A flood victim with food from relief personnel in Sanamxai, Attapeu province, on July 27, 2018. Rescuers seek to find scores of Laotians still missing after entire villages were washed away. Photo: AFP/ Nhac Nguyen
A flood victim with food from relief personnel in Sanamxai, Attapeu province, on July 27, 2018. Rescuers seek to find scores of Laotians still missing after entire villages were washed away. Photo: AFP/ Nhac Nguyen

Many hundreds of people may have died in last week’s Lao dam collapse, according to independent estimates, but the country’s secretive communist government suggests a tragedy of a lesser scale.

Lao officials have put the official death toll in single figures – just nine confirmed dead – as of Sunday, July 29, with another 122 listed as missing. The lack of hard data may derive in part from the disaster’s remote location in southern Attapeu province, where many areas cannot be accessed by car or boat.

But that doesn’t explain the glaring discrepancies between information given by provincial and national officials, which has spurred reporters to wonder if the government is deliberately downplaying the gravity of the crisis because of its negligent oversight of the US$1.2-billion dam project and the Lao Politburo’s highly controversial decision to build dozens of other dams in a bid to become the “battery of Southeast Asia.”

Last Friday, the deputy secretary of Attapeu’s provincial committee Meenaporn Chaichompoo told reporters: “We can’t find 1,126 people.” The following day, the head of the rescue mission, Kumriang Authakaison, told AFP that just eight people were confirmed dead, down from the 27 reported by officials earlier, with a further 123 people missing.

More than 6,000 were said to affected by the flood waters. About half of them are now in a refugee camp in Sanamxai, while a further 2,200 are stuck on land surrounded by water relying on supplies dropped by army helicopters.

A member of the Thai rescue volunteers helps a young flood survivor to keep warm close to the swollen river in Attapeu province three days after the dam collapse. Photo: AFP/Thai Rescue Team/Handout

Many bodies may never be found

Whether Vientiane is downplaying the scale of the tragedy may be difficult to prove, given that the seven villages in Sanamxay district in Attapeu hit hardest by an estimated five billion liters of water from the dam collapse are now swamped in mud that is meters’ deep in some places.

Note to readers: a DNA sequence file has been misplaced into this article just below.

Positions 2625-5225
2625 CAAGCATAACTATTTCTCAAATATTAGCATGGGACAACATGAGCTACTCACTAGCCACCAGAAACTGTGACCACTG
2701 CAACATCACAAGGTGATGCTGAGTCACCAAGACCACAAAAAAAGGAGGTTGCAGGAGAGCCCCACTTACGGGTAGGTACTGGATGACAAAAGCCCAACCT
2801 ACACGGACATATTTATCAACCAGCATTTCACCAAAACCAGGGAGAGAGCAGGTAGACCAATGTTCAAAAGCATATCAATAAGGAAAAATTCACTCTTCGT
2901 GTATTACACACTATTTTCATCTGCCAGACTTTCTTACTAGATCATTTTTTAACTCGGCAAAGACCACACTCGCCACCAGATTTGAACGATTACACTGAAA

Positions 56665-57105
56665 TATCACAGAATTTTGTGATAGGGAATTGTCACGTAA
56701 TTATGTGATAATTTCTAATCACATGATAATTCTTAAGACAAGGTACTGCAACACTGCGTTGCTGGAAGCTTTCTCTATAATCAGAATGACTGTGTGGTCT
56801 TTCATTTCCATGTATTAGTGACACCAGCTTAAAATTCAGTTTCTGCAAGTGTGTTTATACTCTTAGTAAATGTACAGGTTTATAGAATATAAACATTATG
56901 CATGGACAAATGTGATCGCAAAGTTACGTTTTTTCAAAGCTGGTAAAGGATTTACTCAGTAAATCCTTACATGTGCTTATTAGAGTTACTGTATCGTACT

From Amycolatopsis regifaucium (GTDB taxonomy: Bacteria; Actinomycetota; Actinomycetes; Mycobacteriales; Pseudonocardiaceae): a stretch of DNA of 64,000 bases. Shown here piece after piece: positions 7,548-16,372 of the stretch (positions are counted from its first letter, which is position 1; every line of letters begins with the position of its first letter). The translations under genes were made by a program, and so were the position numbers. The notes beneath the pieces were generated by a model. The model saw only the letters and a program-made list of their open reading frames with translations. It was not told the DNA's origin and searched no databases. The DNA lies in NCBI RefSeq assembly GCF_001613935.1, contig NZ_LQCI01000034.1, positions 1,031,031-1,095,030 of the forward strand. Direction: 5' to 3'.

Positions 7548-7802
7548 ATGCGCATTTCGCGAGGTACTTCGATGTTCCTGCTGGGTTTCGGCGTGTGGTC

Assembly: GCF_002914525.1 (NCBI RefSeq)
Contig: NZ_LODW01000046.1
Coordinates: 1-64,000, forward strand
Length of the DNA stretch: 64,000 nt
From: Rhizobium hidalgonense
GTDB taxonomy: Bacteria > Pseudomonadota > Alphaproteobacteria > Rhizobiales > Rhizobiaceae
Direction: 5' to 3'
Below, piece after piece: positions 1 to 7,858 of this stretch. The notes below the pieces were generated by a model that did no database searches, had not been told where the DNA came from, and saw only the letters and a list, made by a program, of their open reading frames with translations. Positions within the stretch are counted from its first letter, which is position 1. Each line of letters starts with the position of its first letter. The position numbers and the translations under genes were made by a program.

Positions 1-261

Many of the victims’ bodies may never be found, rescue workers have said. Heavy rains have also interrupted aid operations. On Sunday, a truck carrying relief and supplies donated by Thailand plunged into the Xe-Namnoy River in Paksong, Champasak, underscoring the difficulty of accessing the disaster area.

A further fear among rescue workers and locals is that unexploded bombs dropped by American planes during the Vietnam War in the 1960s and early 70s could pose a threat to survivors, as Attapeu was one of the most heavily bombed areas during the war. Experts have said that the floodwater could dislodge UXO and carry them to other areas already declared free of such risks.

Meanwhile, there has been some positive news, including the discovery of a baby boy plucked from the mud and floodwaters last Thursday. Some of the Thai rescue volunteers in Attapeu were recently in northern Thailand for the cave drama, which ended when 13 young footballers and their coach trapped in the flooded cave were brought back to the surface safe and sound.

Makeshift shelters are packed with thousands of people who fled their homes in panic with just a few hours’ notice of the impending disaster, AFP reported. The lucky survivors now spend their days on plastic mats waiting for news of missing neighbors.

Entertainment venues were ordered to tone down loud music and celebrations in the province as the nation mourned the calamity, which is the most devastating to ever hit Laos’ hydropower sector.

A stretch of land dozens of kilometers long and wide was submerged when the Xe-Pian Xe-Namnoy dam collapsed after heavy rains. Slowly retreating floodwater has cut off access to villages and covered much of the area with thick, sticky mud.

“This is one of the worst [disasters] I’ve ever seen. Especially because we’re not a very strong country in terms of rescue operations,” a volunteer rescue worker told AFP, requesting anonymity as he was not authorized to speak to media.

About 5,000 people in Cambodia’s Stung Treng province across the border and directly south of the disaster scene also had to be moved to safety last week.

Poor construction?

Nearly a week into the search for survivors, questions are being raised about the quality of the construction of the $1.2-billion dam and its five auxiliary dams, a joint venture between Lao, South Korean and Thai firms. Operators said it burst after heavy rains in a country regularly battered by monsoons.

Laos’ Minister of Energy and Mines Khammany Inthirath said poor design may have contributed to the accident, according to state media and Radio Free Asia. “It might be construction technique that led to the collapse after it was affected by the rain,” he told RFA in an interview broadcast on Friday.

One of the Korean firms involved in the project, SK Engineering & Construction, said it was investigating the cause of the dam collapse and that it would donate US$10 million in relief.

The accident has kicked up criticism of Laos’ ambitious dam-building scheme as it bids to become a major regional power exporter. The majority of energy generated in the small, landlocked country is sold to neighbors such as Thailand.

Villagers have complained of being relocated – sometimes repeatedly – while river water crucial for fishing and farming has been diverted, destroying livelihoods in Laos and neighboring countries which are some of Asia’s poorest states.

– with reporting by Agence France-Presse